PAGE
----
When a downtown business closes, it’s not just economics

DVBA Board President says statistics tell a different story about the health of Victoria's business core

The story of Victoria’s downtown business community is being written by many as a tragedy.

The villains are construction, parking, high rent and dwindling foot traffic. Their victims are innocent businesses like Van Isle Jewelers that opened in the 1940s and recently announced plans to close for good.

“Nobody likes to see a business with a lot of history come to an end,” says Suzanne Bradbury, Board President of the Downtown Victoria Business Association, “but sometimes the cause isn’t just economics.”


Small businesses, especially family-run enterprises that span decades, are extremely complex. Straddling multiple generations means not only tricky succession and shifts in management, but evolving consumer expectations and tastes as well.

Navigating these conditions like Van Isle did for so many years is a testament to entrepreneurship and why business owners are so deserving of respect, says Bradbury. But to imply the cause is rooted in Van Isle’s location isn’t accurate.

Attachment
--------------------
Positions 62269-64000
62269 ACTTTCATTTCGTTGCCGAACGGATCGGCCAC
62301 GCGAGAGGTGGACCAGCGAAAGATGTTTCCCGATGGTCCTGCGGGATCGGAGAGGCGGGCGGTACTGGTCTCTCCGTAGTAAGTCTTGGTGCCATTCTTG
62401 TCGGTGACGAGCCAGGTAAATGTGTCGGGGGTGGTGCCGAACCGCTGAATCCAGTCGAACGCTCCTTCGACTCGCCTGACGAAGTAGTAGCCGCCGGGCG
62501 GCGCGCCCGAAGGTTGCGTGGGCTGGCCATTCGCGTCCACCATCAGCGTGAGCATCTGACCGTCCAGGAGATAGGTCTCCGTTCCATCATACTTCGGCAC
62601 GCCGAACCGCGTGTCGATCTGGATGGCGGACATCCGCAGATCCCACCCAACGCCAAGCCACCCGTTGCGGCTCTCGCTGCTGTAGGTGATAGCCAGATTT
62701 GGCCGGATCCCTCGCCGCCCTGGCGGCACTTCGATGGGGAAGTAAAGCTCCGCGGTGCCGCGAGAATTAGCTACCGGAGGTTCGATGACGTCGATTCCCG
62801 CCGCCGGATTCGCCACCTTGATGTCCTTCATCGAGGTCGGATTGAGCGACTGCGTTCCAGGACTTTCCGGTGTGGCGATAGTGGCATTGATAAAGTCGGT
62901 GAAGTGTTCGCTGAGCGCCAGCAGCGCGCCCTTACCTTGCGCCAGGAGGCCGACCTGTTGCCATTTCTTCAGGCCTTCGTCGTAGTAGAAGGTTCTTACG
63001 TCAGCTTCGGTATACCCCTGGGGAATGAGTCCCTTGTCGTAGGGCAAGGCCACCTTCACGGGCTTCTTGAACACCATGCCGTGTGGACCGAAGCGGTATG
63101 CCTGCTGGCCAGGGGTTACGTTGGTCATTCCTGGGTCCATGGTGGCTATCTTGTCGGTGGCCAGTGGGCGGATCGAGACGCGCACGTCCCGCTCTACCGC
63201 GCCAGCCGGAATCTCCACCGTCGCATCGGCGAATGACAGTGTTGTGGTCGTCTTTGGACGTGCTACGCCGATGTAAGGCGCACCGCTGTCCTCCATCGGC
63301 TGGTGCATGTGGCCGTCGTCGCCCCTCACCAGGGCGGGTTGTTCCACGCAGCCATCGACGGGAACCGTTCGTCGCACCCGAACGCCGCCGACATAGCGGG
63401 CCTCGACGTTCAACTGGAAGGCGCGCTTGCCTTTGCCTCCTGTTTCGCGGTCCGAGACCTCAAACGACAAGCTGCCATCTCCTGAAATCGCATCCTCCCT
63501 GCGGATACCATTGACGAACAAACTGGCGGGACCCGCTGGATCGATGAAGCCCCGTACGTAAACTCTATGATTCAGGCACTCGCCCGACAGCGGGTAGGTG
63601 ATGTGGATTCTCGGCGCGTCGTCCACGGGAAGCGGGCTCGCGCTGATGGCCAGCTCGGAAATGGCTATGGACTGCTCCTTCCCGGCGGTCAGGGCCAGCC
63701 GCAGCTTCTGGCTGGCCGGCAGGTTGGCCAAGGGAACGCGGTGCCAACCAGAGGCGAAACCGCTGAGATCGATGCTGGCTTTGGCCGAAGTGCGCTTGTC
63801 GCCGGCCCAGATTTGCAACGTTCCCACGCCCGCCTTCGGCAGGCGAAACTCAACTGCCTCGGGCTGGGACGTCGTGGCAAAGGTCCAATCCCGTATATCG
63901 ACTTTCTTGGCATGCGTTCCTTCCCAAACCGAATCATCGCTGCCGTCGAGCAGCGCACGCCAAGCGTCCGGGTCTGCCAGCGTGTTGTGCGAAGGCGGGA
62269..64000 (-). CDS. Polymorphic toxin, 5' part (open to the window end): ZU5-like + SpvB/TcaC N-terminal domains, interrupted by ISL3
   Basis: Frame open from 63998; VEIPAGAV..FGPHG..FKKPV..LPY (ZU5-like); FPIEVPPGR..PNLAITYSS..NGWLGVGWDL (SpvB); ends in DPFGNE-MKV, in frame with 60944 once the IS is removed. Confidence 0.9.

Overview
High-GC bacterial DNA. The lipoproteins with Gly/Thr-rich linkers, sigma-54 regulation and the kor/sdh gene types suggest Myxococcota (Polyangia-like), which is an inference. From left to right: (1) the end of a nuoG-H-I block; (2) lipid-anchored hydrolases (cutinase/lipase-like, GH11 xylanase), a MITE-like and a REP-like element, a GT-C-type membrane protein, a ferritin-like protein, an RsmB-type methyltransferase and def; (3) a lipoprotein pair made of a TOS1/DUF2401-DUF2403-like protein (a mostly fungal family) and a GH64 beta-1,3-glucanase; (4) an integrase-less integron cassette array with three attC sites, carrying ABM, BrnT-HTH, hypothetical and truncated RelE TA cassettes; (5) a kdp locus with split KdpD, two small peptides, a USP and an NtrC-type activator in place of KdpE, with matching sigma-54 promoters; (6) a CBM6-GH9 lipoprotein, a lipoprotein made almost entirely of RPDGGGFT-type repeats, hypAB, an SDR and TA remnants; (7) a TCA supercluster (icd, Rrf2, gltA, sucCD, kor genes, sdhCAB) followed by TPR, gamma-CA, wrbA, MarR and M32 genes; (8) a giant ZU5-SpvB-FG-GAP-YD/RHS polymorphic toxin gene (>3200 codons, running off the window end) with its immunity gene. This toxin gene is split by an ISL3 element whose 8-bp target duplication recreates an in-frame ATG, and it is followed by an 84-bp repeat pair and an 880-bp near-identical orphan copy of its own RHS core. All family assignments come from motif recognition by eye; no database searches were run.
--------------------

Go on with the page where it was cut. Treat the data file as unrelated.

“Statistically,” she says, “the negative angle isn’t supported.”

About four years ago, the street-level retail-space vacancy rate in downtown Victoria was 12%, in 2015 it was 8.53%, last year 5.45%.

According to the City of Victoria’s Business Hub, the national unemployment rate for Canadian cities is 6.84%, Victoria’s is just 4.6%. Also, more than 1,200 new business licences were issued in 2016.

“Downtown Victoria is blessed with amazing entrepreneurs, retail concepts and food,” says Bradbury. “We’re seeing change, but things are moving in the right direction.”

For more information about the Downtown Victoria Business Association, visit:


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